It’s a big and powerful and scary word. When you’ve lost your baby, your child, and you are floundering aimlessly around in unchartered waters, seas and storms of grief…the first question is often WHY? Why me? Why us? Why MY baby? Why MY child? Why am I the one with the broken womb and the battle with infertility?
I know we are not all Christians. I respect that, though I would love to grab you and hug the love of Jesus into you. It is HE whom I have felt called me to find a purpose and bring beauty from the ashes of my loss. I have done many things to honor my daughter. I like to think her life speaks volumes…way more than my own. She is the guiding force in most every action and she IS my purpose.
I recently became a certified Birth & Bereavement Doula. Can I, this fragile, broken, anxiety-ridden woman walk with those in their darkest hours? I can. I know I can. Because Hannah lived. And why would I choose the bereavement aspect? NOT because I am stuck in grief, but because there will unfortunately be MANY who need my hand and my heart. I am willing to give that. I am willing to become a servant to those, offering them the care of Perinatal Hospice.
What is Perinatal Hospice? I had never heard of it before. Hospice is for the aged, comfortably living out their last days. But we all know too well, unfortunately, that the last days can be the first days.
According to perinatalhospice.org…
Perinatal hospice and palliative care is an innovative and compassionate model of support that can be offered to parents who find out during pregnancy that their baby has a life-limiting condition. As prenatal testing continues to advance, more families are finding themselves in this heartbreaking situation. Perinatal (perinatal means around the time of birth) hospice incorporates the philosophy and expertise of hospice and palliative care into the care of this new population of patients. For parents who choose to continue their pregnancies, this support is provided from the time of diagnosis through the baby’s birth and death. Perinatal palliative care helps parents embrace whatever life their baby might be able to have, before and after birth.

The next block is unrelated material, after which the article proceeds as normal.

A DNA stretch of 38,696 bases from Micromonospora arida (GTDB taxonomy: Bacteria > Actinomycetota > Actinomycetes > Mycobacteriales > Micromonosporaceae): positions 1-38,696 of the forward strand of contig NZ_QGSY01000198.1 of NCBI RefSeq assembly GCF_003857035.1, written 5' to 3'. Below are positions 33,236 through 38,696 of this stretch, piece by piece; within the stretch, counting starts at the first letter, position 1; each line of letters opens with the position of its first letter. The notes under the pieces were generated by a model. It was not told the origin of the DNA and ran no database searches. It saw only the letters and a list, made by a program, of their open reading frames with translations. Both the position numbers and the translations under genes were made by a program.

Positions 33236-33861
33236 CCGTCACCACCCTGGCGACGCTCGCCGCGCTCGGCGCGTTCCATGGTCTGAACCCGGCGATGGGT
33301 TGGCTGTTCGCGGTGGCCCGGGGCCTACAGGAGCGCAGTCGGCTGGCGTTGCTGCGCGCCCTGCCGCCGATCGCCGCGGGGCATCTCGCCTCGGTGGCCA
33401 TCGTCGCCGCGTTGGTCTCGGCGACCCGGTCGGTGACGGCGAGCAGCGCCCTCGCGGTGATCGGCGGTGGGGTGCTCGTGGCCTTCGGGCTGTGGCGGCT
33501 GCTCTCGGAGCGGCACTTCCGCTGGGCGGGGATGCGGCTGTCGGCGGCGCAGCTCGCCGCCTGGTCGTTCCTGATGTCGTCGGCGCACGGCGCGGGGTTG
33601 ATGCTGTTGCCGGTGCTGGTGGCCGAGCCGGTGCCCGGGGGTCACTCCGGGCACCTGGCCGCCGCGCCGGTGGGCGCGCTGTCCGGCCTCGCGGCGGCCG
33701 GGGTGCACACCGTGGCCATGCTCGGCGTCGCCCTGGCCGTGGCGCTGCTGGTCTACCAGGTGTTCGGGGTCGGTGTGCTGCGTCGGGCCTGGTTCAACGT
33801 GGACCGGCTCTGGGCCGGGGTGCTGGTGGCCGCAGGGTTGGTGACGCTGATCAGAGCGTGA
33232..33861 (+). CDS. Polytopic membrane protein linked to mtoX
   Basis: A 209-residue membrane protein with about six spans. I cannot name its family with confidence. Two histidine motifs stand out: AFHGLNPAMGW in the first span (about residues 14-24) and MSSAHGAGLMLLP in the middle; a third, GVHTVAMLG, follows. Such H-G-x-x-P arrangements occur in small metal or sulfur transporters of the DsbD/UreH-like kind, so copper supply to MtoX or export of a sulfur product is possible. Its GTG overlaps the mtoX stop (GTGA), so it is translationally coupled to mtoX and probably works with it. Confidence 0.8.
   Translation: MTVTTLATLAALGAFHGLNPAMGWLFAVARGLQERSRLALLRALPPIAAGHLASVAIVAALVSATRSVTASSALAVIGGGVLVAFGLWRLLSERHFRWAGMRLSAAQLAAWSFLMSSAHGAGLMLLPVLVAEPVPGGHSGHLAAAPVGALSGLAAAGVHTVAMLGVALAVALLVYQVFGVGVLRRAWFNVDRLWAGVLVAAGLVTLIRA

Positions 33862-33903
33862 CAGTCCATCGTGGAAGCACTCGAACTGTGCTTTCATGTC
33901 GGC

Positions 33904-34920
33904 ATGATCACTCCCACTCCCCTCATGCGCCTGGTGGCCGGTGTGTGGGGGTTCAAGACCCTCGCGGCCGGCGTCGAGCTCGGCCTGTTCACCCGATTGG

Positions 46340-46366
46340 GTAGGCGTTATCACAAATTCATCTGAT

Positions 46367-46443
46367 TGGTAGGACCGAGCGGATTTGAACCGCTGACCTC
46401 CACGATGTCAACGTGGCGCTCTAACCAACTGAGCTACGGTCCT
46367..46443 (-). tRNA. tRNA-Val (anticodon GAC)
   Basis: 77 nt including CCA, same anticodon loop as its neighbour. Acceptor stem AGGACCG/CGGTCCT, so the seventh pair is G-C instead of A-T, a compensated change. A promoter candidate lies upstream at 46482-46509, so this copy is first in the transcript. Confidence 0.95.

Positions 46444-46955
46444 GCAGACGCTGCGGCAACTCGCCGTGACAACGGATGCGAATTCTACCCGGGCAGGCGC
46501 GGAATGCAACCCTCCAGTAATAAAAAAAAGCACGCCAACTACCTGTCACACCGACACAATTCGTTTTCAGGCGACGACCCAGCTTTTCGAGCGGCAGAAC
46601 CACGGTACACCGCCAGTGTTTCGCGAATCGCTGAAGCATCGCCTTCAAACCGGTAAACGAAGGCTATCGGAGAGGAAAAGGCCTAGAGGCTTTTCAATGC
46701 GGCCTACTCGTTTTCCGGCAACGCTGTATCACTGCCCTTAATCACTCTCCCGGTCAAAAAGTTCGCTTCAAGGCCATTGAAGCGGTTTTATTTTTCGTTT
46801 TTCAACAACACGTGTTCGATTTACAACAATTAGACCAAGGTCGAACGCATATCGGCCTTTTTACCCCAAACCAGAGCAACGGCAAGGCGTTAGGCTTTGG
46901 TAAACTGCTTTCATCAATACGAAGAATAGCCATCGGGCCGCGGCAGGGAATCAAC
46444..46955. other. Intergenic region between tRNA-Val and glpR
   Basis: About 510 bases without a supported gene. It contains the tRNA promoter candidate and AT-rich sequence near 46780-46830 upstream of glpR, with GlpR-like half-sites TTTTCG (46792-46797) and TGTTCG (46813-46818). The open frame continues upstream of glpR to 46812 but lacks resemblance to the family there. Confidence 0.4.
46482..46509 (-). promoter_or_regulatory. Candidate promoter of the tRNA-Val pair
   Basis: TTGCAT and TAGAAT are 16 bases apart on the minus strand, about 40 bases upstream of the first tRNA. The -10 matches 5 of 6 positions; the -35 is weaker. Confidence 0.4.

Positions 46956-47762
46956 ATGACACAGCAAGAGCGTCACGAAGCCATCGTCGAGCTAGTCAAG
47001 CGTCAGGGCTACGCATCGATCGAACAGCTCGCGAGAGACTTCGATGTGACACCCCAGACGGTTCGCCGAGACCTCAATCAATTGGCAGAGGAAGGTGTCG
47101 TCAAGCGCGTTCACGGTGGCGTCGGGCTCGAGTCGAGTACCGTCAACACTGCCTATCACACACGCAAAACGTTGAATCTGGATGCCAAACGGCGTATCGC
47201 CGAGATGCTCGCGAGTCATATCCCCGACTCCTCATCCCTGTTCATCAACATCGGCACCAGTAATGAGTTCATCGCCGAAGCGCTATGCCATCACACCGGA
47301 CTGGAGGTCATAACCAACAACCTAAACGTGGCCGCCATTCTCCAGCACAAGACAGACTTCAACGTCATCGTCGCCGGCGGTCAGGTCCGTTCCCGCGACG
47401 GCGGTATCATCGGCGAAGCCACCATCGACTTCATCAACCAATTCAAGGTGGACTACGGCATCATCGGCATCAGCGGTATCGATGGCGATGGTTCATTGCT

This support begins at the time of diagnosis, not just after the baby is born. It can be thought of as “hospice in the womb” (including birth planning and preliminary medical decision-making before the baby is born) as well as more traditional hospice and palliative care at home after birth (if the baby lives longer than a few minutes or hours.) Palliative care can also include medical treatments intended to improve the baby’s life. This approach supports families through the rest of the pregnancy, through decision-making before and after birth, and through their grief. Perinatal hospice also enables families to make meaningful plans for the baby’s life, birth, and death, honoring the baby as well as the baby’s family.
Perinatal hospice is not a place. It is more a frame of mind. It can easily be incorporated into standard pregnancy and birth care. Ideally, it is a comprehensive and multidisciplinary team approach that can include obstetricians, perinatologists, labor & delivery nurses, neonatologists, NICU staff, chaplains/pastors, and social workers, as well as genetic counselors, midwives, traditional hospice professionals, and others. Perinatal hospice is a beautiful and practical response to one of the most heartbreaking challenges of prenatal testing.
Beyond that in my role as doula, I will support those who DO NOT know prior to their baby’s death. On call for miscarriage, stillbirth, heartbreak.
I live in the state of New Jersey and sadly, this resource is not readily available to those who need it. I want it to be. I will MAKE it be. I will NOT accept that it is okay to birth your child in a heartless ER as I did.
Would you help me?
I currently have a campaign running to raise some of the funds needed. I ask for your support, even if just through sharing. (www.booster.com/perinatalhospice)
We are ALL called for a purpose. I think, even after all the books and care packages and decals and plaques, this is mine. Mine is to serve with a loving and compassionate heart.
I praise you because I am fearfully and wonderfully made;
your works are wonderful,
I know that full well.